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Dynamic Wetting and the Encapsulation of Voids in Free Surface Flows

Lisa A. Mondy1, Alan L. Graham2, Rekha R. Rao1, Carlton F. Brooks1, Kathryn A. Berchtold2, Amy Sun1, Thomas A. Baer3, and David R. Noble1. (1) Sandia National Laboratories, PO Box 5800, Albuquerque, NM 87185-0834, (2) Materials Science & Technology Division, Los Alamos National Laboratory, Los Alamos, NM 87545, (3) Gram Inc., 8500 Menaul Blvd NE, Suite B-335, Albuquerque, NM 87112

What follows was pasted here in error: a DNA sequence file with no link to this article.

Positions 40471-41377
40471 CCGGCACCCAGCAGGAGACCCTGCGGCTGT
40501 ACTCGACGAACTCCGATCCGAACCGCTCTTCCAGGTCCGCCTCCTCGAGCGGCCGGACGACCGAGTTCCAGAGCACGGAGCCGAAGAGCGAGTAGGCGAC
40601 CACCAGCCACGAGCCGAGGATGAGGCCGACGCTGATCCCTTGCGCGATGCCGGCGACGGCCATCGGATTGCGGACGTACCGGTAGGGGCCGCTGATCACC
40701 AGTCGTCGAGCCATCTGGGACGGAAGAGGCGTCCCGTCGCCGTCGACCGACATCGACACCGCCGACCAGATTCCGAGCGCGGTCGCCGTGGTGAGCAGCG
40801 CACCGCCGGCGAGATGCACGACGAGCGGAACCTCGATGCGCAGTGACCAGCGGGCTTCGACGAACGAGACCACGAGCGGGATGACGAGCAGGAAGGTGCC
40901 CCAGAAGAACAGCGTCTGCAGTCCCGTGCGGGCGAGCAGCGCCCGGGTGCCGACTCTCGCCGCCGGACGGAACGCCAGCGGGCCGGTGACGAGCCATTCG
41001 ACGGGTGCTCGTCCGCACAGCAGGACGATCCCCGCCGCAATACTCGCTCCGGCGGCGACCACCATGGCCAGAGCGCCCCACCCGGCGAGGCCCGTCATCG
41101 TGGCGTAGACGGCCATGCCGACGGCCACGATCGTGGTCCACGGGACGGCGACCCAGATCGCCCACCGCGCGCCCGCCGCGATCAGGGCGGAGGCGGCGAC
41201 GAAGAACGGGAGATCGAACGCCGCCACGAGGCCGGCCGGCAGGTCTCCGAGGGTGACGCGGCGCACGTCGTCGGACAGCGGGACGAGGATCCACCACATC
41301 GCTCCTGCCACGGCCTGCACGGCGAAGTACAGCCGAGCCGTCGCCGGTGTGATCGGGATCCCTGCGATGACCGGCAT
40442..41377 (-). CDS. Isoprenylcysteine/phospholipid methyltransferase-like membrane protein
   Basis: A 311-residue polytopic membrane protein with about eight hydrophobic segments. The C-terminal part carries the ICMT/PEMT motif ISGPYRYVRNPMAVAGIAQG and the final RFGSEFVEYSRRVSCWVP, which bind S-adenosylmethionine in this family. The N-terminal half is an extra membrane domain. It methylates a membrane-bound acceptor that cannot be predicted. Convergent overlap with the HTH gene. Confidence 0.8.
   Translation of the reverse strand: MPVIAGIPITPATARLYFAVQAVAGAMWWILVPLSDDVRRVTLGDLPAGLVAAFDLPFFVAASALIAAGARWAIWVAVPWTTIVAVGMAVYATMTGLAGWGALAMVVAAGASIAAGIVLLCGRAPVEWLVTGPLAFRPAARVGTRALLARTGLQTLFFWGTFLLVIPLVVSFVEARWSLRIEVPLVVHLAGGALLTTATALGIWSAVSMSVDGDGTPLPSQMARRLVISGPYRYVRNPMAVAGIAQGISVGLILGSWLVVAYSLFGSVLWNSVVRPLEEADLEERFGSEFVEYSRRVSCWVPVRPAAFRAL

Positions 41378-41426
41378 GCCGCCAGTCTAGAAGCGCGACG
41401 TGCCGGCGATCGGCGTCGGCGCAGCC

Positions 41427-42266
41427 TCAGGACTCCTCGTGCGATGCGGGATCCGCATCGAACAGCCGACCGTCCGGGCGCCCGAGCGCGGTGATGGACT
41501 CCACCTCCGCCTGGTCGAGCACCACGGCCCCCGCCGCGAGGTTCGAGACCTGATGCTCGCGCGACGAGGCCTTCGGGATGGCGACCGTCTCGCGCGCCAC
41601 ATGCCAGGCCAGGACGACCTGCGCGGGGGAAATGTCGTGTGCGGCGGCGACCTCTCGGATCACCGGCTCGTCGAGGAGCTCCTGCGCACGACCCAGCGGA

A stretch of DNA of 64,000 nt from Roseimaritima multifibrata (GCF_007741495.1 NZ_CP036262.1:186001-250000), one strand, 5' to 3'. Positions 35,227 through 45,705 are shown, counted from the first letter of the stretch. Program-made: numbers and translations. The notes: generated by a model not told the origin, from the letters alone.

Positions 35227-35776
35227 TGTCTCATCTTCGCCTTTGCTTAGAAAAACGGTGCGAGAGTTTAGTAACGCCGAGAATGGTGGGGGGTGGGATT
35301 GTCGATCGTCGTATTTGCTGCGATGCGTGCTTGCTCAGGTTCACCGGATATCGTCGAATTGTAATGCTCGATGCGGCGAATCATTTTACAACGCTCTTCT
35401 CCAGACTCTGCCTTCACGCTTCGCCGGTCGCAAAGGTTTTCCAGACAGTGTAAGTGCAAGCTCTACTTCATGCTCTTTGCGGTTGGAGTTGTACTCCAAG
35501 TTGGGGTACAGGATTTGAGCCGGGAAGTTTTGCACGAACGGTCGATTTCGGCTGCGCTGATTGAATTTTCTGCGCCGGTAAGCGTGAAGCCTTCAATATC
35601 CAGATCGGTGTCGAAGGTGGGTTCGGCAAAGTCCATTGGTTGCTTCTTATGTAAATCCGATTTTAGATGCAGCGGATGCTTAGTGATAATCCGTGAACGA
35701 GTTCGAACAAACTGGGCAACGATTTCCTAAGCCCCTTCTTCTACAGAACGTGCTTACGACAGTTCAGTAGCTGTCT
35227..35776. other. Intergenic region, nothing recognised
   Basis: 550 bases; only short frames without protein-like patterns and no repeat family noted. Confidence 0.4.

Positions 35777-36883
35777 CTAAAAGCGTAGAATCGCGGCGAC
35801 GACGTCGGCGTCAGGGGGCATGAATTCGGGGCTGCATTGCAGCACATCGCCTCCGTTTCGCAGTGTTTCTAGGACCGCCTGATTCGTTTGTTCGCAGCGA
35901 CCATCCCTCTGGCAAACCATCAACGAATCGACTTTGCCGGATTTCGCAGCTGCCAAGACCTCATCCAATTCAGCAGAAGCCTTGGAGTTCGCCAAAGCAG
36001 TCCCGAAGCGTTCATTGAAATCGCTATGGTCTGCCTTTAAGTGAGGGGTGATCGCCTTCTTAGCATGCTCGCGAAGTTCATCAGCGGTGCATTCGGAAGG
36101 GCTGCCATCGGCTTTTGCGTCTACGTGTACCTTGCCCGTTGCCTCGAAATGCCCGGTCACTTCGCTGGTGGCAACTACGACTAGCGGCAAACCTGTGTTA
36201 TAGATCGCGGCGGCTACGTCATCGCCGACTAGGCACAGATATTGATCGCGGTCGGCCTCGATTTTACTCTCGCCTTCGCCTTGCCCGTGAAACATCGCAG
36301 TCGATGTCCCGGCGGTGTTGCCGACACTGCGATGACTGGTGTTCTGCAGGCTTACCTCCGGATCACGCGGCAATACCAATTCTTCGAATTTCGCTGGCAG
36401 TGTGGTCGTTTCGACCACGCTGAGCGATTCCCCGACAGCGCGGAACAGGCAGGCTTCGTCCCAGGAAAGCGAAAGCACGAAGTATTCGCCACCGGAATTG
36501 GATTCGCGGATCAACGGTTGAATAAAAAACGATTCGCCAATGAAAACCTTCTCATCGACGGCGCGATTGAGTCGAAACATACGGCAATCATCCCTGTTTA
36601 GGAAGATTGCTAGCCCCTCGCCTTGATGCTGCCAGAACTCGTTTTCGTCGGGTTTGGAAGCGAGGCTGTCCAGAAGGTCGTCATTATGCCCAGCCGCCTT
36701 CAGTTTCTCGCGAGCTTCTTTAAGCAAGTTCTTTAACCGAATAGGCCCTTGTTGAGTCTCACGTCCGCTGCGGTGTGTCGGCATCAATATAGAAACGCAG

During processes such as mold filling, viscous Newtonian fluids flow around obstacles potentially trapping voids in corners and as knit lines come together. Furthermore, voids can be trapped when the flow front crosses depressions in the bounding surface such as machine marks. The size and distribution of voids can be a function of geometry and dimensionless groups such as the capillary number, Reynolds number, and Bond number. In this coupled numerical and experimental study, the role of dynamic wetting and the surface condition is examined. A series of careful experiments are performed to determine both the dynamic and static wetting properties of the materials. This information is combined with computational modeling using a finite element code to predict the trapping of voids in a variety of flow geometries. The finite element code, developed at Sandia National Laboratories, is massively parallel, two- and three-dimensional, and excels in analyses of manufacturing processes in which there are complex material rheology and evolving interfaces with free surfaces. The evolution of the free surface is captured with a level set method. These numerical predictions are compared to experimental flow validation studies. We find that dynamic wetting characteristics can have a significant, and under some conditions, a dominant role in the formation of voids in these flows. In other cases the geometry plays the dominant role.